A few friends have been working on an algorithm for predicting baseball game outcomes. Roughly, the model uses player level projections to simulate baseball events, a process that requires substantive MLB and web-scraping knowledge.
Although the full operation is fascinating, this post will primarily focus on the evaluation of the predictions. The particular model in question has had a decent start to the summer. So how can we judge the accuracy of these picks? And what does that tell us about the feasibility of betting on sports?
While much of this post will seem straightforward, answering these questions gave me an increased appreciation for the variability in sporting outcomes with respect to gambling. I’ve posted the code here, in case anyone else is interested in using a similar process with their own projections.
First, some background. The data consists of 659 picks made versus the game’s opening money line since the start of the 2017 season. Each pick is based on a model-estimated probability for each team in each game, which is then compared to that team’s market probability. There have been about 950 MLB games thus far, which means that the model has taken a team in about 7 of every 10 contests. On the remaining games, probabilities for each team are too close to the market’s price to have an edge. Those games were dropped from the data.
The data also contain the observed differences between the model estimated probability and implied probability, relative investments (made assuming an equal balance prior to all games), the amount to be won or lost depending on the game’s result, the actual game results (win or lose), closing money line prices, and the difference in implied team probabilities between the opening and closing odds. Note that bets are made on “units” – this could be dollars, pistachio shells, or whatever your mind can imagine. Generally, higher units are placed on bigger edges; the average unit per pick is about 0.60. Note that the highest unit is capped at 1.0, which is done given the non-zero chance that probabilities are off on account of lineup or pitching changes.
Next, some summary statistics. While a nearly identical number of picks have backed the away team as have backed the home team (51% to 49%), nearly twice as many underdogs have been backed compared to favorites (64% to 36%). Altogether, the model is up about 27 units thus far, which roughly reflects about a 7% return on investment. Game results have been most kind towards backing the home team (+24.5 units) compared to the visiting team (+2.5 units), with underdogs slightly more profitable than favorites (+19.9 to +7.1 units). While a deeper investigation could look into if these differences are meaningful, that’s not a primary goal.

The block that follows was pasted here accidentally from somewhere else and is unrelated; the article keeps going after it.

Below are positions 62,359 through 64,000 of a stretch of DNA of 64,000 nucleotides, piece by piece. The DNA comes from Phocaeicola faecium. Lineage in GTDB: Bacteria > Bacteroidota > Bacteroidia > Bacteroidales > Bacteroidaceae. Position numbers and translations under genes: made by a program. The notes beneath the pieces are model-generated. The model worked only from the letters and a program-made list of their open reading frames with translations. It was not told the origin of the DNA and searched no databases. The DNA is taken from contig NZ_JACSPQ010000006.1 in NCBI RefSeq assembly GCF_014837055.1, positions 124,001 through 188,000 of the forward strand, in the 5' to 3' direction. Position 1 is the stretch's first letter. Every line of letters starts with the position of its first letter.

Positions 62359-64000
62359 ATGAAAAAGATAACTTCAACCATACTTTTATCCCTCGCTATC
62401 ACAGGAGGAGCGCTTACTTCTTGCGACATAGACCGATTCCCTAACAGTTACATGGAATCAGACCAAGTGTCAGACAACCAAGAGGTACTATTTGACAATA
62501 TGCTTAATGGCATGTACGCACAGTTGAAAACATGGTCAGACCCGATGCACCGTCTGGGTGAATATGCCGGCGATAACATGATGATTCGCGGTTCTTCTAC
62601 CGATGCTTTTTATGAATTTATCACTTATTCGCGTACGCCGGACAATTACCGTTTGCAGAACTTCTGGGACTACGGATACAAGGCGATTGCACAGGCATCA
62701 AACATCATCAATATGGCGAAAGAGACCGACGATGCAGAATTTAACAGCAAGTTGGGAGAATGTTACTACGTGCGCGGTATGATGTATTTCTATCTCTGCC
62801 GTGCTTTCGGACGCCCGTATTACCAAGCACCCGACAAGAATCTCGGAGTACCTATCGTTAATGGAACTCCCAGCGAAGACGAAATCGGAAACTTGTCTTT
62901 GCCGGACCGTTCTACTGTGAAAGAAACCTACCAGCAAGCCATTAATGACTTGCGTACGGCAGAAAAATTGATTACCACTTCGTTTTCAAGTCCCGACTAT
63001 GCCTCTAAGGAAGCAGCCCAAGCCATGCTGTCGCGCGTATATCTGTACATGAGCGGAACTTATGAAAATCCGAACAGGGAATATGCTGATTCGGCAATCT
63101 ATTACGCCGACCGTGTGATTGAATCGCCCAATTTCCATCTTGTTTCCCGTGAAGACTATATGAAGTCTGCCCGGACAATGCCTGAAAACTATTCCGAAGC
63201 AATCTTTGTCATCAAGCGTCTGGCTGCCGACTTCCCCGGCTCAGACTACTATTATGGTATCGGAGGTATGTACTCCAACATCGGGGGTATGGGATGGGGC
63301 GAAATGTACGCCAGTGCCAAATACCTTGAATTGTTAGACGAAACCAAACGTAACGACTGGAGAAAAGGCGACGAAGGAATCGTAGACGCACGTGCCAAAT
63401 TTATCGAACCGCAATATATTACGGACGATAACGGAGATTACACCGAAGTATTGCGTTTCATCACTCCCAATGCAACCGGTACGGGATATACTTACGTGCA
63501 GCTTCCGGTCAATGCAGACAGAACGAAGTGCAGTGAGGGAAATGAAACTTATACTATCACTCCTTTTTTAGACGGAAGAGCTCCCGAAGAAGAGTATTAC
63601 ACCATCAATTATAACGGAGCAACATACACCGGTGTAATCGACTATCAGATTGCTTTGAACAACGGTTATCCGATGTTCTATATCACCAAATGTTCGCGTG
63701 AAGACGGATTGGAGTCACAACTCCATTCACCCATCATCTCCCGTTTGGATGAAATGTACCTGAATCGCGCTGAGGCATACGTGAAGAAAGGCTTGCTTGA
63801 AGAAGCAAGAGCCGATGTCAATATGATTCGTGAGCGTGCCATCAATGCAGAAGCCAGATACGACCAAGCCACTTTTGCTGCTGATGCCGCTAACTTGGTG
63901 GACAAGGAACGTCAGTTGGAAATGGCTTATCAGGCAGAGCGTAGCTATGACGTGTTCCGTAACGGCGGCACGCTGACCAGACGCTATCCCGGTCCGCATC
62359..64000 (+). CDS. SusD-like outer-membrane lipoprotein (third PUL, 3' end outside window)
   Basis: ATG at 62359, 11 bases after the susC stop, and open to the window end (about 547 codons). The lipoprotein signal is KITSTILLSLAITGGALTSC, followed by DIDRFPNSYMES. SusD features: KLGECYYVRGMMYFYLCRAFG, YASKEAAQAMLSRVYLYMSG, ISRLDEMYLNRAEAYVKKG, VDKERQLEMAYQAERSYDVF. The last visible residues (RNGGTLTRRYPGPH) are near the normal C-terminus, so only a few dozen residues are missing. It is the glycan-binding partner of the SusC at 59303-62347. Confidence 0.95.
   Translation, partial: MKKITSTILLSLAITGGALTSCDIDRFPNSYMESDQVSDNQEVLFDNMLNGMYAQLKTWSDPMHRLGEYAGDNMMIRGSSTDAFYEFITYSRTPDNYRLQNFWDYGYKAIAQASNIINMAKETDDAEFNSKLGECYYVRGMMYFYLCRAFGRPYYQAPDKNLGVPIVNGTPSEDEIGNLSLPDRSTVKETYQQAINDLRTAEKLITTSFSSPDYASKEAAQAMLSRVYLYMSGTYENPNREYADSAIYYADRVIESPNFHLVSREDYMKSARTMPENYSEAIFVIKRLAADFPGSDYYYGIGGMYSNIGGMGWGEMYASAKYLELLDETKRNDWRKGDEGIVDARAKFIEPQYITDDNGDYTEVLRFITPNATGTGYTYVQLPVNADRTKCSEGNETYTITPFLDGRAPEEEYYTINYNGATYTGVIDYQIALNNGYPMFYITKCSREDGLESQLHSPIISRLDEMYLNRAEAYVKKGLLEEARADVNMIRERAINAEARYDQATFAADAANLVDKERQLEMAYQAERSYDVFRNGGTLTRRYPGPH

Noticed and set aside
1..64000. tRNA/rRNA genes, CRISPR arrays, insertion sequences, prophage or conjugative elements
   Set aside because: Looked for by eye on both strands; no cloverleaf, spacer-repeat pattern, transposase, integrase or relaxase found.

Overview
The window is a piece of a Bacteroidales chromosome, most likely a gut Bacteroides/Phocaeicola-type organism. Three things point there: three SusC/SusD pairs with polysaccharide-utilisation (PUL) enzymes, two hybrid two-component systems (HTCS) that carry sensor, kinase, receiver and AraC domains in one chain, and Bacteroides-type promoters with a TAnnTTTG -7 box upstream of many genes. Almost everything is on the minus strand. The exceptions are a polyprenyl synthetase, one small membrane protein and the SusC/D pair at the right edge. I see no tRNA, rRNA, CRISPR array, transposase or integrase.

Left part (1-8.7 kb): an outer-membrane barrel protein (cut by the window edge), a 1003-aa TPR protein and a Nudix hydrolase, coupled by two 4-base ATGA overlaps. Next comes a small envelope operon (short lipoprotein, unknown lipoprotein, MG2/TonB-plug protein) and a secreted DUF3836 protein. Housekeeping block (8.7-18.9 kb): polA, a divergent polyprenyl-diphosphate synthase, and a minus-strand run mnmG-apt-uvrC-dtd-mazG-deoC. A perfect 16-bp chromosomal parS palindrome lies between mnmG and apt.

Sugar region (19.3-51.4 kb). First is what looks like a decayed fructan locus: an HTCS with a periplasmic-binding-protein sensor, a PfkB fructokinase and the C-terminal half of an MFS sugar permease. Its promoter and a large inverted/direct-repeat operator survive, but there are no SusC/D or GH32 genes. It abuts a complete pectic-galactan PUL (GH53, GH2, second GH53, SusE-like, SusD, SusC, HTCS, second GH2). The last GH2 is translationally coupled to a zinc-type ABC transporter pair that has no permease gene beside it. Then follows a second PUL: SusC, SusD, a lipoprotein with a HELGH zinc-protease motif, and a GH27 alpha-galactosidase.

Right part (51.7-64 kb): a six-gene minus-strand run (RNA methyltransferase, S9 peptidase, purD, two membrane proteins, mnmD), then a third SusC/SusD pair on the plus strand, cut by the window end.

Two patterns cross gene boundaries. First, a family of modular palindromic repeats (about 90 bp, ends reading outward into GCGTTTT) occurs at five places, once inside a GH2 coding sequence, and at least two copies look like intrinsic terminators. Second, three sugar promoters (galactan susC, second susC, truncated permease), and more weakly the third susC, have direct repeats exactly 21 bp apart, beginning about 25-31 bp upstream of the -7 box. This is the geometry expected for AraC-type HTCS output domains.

One immediate anecdote that I picked up quickly is how variable things could appear in small periods of time. Here’s the cumulative profit from day one of the season (shown in red). In the background are 200 simulated season-to-date profits, done using the given market implied probabilities as the true probabilities for each team.
Within any given week (say, 75 picks), profits could vary by as much as 15 or so units. And at certain time points (say, between picks 100 and 210), all appears lost, with picks going into a deep dive. Even for me, as someone whose job entails having a decent understanding of randomness, it’s tempting to look for patterns in the red line, even though none likely exist.
Relative to random season outcomes simulated using the opening market probabilities, model picks currently stand in the 96th percentile. That is, only about 4% of sequences using random game outcomes would be doing this well if the opening market probabilities reflected the true probabilities. And note the center of the above sequences: roughly -10 units, which accounts for vig taken in by betting markets.